I spent much of the afternoon speaking to students at Columbia University,
where the protests against the Gaza war have been marred by allegations of
harassment and antisemitic incidents.

Several Jewish students told me they were
concerned about a threatening campus environment.

Guy Sela, an Israeli Columbia student – and a
veteran of the Israel Defense Forces – told the BBC he believed “every
Israeli Jewish student” at the university had faced “at least one
antisemitic act”, whether verbal or physical, since the protest began.

“I’ve been threatened here, called names
like murderer, butcher and rapist, just because I was born in Israel,” he

Jonathan Swill, a 27-year old master’s student
from New Jersey, told the BBC he was moving to Israel after graduation, having
turned down a place in a doctoral programme at Columbia.

“I just can’t stay here anymore,” he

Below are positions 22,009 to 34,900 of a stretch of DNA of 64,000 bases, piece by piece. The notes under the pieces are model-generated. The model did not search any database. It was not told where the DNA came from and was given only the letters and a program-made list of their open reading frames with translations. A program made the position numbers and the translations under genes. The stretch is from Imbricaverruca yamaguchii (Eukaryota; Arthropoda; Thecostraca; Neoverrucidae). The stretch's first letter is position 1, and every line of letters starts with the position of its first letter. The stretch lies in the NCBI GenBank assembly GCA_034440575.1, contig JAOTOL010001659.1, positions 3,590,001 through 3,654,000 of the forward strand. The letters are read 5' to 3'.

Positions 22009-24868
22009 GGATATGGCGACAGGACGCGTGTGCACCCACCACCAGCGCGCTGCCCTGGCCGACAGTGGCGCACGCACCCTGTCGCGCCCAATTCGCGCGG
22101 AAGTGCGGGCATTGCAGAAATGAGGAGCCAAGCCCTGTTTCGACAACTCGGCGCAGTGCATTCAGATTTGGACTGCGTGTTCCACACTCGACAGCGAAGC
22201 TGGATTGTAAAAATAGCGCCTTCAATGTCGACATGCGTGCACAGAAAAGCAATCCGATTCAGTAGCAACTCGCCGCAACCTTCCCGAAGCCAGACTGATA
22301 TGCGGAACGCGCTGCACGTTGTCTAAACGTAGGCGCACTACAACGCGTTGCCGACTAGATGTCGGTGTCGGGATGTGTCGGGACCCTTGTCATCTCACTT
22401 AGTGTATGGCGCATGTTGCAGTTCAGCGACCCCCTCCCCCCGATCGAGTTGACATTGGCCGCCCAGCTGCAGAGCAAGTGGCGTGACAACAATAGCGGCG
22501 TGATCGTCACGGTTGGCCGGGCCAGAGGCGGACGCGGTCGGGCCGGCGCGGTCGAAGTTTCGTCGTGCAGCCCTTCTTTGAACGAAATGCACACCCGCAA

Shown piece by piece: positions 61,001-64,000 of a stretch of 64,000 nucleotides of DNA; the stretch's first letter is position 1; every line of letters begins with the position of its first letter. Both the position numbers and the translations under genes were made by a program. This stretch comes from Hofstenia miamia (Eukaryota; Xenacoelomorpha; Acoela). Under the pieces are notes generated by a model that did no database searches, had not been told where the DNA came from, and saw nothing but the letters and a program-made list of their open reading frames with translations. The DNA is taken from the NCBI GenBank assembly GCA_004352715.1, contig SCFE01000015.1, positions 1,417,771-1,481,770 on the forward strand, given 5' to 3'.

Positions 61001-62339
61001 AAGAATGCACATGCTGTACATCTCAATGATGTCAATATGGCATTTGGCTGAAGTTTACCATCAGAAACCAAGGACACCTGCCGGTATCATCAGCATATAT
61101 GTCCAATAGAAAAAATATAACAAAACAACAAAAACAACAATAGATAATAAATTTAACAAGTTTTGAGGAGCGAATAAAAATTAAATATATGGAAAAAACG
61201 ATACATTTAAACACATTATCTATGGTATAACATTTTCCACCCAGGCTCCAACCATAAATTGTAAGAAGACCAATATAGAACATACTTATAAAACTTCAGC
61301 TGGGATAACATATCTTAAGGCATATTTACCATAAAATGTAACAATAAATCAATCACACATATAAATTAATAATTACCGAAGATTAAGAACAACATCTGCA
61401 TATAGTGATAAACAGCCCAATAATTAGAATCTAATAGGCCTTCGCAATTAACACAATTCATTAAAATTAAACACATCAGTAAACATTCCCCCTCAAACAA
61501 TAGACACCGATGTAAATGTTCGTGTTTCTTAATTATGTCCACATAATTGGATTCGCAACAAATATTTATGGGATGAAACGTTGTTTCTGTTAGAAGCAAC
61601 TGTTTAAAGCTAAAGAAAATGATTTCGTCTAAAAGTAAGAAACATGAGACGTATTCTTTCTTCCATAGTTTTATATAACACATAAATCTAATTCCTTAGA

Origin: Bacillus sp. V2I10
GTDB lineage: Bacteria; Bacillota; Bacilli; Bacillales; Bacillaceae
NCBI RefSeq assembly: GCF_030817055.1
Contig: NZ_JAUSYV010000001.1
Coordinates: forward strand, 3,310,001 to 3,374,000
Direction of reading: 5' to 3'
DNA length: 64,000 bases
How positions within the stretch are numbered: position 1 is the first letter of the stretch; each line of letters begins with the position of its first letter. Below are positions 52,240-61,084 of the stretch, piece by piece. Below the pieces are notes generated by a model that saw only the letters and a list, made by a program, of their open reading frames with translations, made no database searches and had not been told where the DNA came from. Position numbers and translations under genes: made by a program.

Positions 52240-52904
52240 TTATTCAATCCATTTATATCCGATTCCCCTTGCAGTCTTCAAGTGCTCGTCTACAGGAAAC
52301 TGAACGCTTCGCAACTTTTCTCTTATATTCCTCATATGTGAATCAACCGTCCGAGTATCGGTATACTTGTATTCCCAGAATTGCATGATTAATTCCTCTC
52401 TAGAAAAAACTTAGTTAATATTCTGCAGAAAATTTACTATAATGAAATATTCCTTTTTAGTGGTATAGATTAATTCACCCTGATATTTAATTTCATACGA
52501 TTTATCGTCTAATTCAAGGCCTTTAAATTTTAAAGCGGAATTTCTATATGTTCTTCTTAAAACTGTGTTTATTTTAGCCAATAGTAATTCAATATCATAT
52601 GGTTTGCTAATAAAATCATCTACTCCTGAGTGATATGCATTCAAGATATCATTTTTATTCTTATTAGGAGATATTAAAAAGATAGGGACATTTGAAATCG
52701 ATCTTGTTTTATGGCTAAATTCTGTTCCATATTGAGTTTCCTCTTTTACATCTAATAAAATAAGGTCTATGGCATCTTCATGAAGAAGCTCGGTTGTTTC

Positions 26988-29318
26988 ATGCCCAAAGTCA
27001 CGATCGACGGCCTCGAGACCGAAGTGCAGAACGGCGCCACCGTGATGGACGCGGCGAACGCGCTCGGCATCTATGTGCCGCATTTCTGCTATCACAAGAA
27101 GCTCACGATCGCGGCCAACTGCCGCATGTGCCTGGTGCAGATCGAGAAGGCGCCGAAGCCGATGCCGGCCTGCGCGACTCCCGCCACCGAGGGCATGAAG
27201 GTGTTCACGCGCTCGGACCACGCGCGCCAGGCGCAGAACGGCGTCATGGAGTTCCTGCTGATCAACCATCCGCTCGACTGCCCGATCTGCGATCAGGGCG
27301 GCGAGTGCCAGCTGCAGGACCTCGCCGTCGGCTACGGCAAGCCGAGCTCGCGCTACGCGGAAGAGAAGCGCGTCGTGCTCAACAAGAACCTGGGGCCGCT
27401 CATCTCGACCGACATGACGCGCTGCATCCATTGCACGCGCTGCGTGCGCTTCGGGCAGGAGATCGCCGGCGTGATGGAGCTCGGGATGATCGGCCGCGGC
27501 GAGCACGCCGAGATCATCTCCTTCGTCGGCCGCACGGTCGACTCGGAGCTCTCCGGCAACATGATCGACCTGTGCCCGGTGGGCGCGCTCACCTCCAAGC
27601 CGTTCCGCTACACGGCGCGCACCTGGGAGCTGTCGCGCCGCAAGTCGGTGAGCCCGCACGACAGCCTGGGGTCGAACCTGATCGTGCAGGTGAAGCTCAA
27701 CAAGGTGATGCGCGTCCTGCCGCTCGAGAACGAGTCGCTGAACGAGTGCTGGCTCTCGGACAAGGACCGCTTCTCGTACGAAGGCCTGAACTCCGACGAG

“This place is uncomfortable for me. Every
time I wake up, I dread having to come to campus. I don’t know when I’m going
to have things thrown at me.”

Another Jewish
student – who asked to remain anonymous, citing safety reasons – said his
experiences with antisemitism on campus recently have been “emotionally
exhausting” and have led to constant feelings of fear, particularly when
leaving religious ceremonies.

“I feel scared wearing my yarmulke,” he said. “In the past week,
there’s definitely been a change. It’s 100% as bad as everyone is saying.”